When it comes to investing and growing your wealth, there is no shortage of financial products available in the market. We can choose to invest in almost anything under the sun: properties, company stocks, Real Estate Investment Trusts (REITs), exchange traded funds (ETFs), bonds, peer-to-peer lending, commodities, unit trusts, investment-linked plans and even cryptocurrencies.
Most retail investors would be excited to start our investing journey and seeing our returns roll in. However, we have to realise that this is only the beginning of our work as an investor. We have to continuously pick up knowledge and regularly review our investment portfolio – say at the end of the year or every six months.
This will equip us with the information to understand how our investments are performing as well as why they are doing well or badly. With this information, we can improve and rebalance our portfolio.
We highlight four things you should be looking out for when you review your portfolio.
How much an investment yields is definitely one measure that matters for many investors. Investment yields can be especially significant those who are close to, or are already in, retirement as they depend on it for passive income to pay for their day-to-day expenses.
Yields are usually expressed as a percentage and are typically computed yearly. We are able to compute it quite simply:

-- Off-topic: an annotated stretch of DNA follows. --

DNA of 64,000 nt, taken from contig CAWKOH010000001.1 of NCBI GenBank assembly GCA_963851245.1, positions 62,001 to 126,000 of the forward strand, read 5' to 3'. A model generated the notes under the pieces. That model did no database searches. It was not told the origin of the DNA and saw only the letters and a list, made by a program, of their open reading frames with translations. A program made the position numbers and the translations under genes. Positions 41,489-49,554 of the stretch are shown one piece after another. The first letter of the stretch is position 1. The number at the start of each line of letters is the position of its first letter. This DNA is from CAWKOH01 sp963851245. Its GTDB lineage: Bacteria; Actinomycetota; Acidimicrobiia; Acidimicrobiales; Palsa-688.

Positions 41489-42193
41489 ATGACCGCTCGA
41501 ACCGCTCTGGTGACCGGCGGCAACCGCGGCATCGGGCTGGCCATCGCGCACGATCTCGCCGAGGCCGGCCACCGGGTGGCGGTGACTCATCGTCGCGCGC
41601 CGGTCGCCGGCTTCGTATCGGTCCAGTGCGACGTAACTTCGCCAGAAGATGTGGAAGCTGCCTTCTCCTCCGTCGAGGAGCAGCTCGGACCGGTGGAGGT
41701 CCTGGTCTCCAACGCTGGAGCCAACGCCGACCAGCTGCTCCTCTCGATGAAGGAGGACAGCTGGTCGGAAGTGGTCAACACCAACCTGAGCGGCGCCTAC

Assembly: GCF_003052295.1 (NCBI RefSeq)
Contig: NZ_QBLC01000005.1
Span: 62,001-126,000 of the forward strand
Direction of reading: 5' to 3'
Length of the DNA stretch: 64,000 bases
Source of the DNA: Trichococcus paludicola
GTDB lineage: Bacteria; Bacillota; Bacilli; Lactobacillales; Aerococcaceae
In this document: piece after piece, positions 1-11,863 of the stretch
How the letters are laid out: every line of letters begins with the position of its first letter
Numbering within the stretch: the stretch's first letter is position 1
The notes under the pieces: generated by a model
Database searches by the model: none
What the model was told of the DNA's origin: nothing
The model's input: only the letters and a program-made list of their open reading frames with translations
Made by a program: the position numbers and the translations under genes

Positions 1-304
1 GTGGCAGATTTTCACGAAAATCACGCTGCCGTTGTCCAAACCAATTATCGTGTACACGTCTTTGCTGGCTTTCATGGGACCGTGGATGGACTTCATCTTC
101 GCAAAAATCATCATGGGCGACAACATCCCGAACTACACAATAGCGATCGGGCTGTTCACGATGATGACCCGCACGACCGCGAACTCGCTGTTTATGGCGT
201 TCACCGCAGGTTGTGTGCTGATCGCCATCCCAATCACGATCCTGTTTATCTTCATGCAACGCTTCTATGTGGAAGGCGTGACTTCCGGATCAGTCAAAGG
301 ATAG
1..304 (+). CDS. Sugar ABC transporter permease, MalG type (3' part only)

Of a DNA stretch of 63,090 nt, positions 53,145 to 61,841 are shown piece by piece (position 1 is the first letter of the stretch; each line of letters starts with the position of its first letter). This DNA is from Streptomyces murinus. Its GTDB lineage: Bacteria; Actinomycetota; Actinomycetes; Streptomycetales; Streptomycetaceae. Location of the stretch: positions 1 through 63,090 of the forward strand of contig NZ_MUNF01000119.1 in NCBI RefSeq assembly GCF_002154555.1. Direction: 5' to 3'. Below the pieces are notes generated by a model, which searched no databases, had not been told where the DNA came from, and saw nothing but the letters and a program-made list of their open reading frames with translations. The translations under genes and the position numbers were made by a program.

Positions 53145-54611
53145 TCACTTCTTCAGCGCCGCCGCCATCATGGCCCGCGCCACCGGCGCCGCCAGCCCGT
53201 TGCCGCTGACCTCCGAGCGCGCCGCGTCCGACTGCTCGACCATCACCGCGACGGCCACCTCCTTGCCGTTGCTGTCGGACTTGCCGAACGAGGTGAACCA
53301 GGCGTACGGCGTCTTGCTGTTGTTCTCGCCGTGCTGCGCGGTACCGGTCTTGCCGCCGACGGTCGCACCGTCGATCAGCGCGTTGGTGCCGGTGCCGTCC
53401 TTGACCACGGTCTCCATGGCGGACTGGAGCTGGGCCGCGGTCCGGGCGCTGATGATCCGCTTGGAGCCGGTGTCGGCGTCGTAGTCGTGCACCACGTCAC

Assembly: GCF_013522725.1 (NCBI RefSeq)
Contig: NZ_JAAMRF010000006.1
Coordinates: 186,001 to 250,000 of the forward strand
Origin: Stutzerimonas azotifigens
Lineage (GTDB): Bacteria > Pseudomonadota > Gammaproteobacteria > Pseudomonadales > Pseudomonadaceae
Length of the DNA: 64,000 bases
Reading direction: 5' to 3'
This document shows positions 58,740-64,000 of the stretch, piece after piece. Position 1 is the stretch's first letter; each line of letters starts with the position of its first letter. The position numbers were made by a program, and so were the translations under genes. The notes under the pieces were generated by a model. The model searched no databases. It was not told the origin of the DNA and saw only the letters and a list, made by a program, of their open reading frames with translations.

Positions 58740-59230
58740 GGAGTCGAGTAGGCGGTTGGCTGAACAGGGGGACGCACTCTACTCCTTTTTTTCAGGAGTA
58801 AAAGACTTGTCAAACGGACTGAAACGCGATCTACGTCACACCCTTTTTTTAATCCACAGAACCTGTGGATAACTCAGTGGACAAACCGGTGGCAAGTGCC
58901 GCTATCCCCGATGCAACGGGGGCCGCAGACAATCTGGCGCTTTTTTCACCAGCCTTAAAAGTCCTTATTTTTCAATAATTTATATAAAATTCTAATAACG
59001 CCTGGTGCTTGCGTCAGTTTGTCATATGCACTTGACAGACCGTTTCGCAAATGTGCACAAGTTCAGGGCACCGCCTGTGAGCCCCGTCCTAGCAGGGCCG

[amount paid out] / cost of investment X 100%
Investments that tend to deliver consistent yields include certain blue-chip companies, REITs and bonds. The [amount paid out in a year] looks a little rudimentary in our formula as it simplifies all types of income derived from your investments.
This may include rents from properties, dividends from equities, interest from fixed deposits, dividend from equities, distributions from REITs, ETFs and unit trusts, coupon payments from bonds and other debt instruments as well as any payouts from investment-linked plans.
In today’s low interest rate environment, safe investments that are able to consistently pay out good yields of over 4% are in high demand.
#2 Total Returns
Total returns is usually considered a more accurate computation for how well your investment is performing. This is because it includes not just the investment yields but any capital gains as well.
Total returns are also commonly expressed in terms of a percentage and computed yearly. The formula for this is also relatively simple:
[capital gains + amount paid out] / cost of investment X 100%